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I SHALL transcribe, from Neilson's Grammar, an account of the differences of pronunciation of Irish words in the different Provinces of Ireland; and present them, without any comment, on his authority, which is deservedly esteemed.

In general the accent falls on the first syllables, and this principle is observed in the north of Ireland ; as áran, bread; rasur, a razor; but, in the south and west, they say arán, rasúr, &c.

Again, when n follows c, g, m, or t, it is pronounced in the north like r — as, cnam. a bone, craṁ ; but in the south and west the true pronunciation is retained.

B or m, when aspirated, was originally sounded as v. This ancient pronunciation is still used in the north of Ireland, and in Scotland, and the Isle of Man. It is also retained in the south, in the beginning of words ; and in the middle, if joined by a small vowel. But, if the next vowel be broad, as in the word foġṁar, harvest, which should be pronounced fovar, those of the south entirely suppress the consonant ; and, contracting the two syllables into one, they say, foar.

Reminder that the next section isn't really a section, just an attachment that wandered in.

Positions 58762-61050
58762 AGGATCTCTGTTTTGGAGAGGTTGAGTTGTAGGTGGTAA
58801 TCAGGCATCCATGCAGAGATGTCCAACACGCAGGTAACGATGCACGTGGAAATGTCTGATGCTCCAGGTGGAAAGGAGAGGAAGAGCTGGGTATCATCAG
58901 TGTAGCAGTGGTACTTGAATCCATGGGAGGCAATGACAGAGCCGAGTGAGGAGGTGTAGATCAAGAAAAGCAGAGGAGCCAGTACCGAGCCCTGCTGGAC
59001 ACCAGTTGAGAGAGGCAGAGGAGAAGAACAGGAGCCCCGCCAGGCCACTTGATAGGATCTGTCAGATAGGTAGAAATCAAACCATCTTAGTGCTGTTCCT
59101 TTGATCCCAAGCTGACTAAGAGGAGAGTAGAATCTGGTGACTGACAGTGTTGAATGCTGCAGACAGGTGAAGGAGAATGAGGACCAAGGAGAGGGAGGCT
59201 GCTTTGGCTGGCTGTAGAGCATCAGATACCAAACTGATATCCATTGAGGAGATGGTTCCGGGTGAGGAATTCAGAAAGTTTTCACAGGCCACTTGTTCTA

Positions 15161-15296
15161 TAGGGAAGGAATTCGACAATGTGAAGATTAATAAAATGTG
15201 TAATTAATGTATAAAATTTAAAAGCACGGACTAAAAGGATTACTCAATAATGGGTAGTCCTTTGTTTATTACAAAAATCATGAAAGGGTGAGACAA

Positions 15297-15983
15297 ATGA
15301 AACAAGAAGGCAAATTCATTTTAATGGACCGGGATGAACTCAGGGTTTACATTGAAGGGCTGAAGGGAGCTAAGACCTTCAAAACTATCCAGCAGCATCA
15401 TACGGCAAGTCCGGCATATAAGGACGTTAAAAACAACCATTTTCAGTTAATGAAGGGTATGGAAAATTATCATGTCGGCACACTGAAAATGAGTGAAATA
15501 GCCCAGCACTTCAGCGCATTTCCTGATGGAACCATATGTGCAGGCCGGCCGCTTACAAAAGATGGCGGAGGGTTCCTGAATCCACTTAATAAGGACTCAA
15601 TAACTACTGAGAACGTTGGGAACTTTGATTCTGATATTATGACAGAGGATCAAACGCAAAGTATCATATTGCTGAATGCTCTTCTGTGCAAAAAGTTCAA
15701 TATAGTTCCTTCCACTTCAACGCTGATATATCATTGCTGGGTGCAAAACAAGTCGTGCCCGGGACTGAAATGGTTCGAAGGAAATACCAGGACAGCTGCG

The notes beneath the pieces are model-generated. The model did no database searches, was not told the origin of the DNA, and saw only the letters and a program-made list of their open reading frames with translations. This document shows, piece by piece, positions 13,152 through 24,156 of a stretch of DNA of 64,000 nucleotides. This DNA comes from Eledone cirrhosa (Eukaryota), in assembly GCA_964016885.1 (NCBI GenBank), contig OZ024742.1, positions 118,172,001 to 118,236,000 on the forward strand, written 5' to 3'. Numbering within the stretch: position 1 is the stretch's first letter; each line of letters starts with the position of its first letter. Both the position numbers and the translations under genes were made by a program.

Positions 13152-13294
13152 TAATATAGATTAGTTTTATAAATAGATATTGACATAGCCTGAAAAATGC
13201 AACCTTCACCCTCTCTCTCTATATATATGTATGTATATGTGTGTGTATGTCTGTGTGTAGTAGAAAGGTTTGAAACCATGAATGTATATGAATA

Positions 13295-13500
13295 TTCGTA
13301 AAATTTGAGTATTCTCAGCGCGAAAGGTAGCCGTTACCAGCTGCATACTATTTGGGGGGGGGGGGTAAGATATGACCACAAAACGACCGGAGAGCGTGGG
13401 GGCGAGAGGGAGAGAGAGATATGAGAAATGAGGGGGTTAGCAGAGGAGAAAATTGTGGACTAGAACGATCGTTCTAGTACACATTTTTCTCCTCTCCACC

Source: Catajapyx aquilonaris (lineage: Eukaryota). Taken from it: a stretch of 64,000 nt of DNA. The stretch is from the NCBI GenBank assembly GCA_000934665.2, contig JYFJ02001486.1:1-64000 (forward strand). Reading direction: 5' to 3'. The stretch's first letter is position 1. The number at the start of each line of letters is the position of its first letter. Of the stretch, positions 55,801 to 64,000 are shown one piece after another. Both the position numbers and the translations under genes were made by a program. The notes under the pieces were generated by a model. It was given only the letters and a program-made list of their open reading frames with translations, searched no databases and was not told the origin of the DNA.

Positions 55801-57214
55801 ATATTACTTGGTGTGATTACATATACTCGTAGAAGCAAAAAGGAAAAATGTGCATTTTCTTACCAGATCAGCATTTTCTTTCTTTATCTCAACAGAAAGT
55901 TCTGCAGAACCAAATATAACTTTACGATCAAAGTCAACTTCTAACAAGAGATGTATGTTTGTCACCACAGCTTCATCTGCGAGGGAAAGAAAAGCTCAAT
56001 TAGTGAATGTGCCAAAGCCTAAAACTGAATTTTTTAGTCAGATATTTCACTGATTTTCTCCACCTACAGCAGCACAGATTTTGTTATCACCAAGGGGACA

Throughout Connaught, Leinstcr, and some counties of Ulster, the sound of w is substituted for that of v, to represent bh, and mh). Thus, mo mhac, my son, (properly sounded, mo vac,) is pronounced, mo wac.

Ċ, at the end of words or syllables, is very weakly expressed by the natives of Ulster ; receives no more force, than if it were written Ah ; and ċ, before t, is quite silent in all the country along the sea coast, from Derry to Waterford ; thus, ḃí duine boċt, there was a poor man, is there pronounced, ḃí dine bót.

is also omitted in pronouncing many words, such . as aṫair, father, maṫair. mother, &c. in most of the counties of Ulster, and the east of Leinster, where these words are pronounced as if written áair, máair.



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grammar of the irish language—mason—1842
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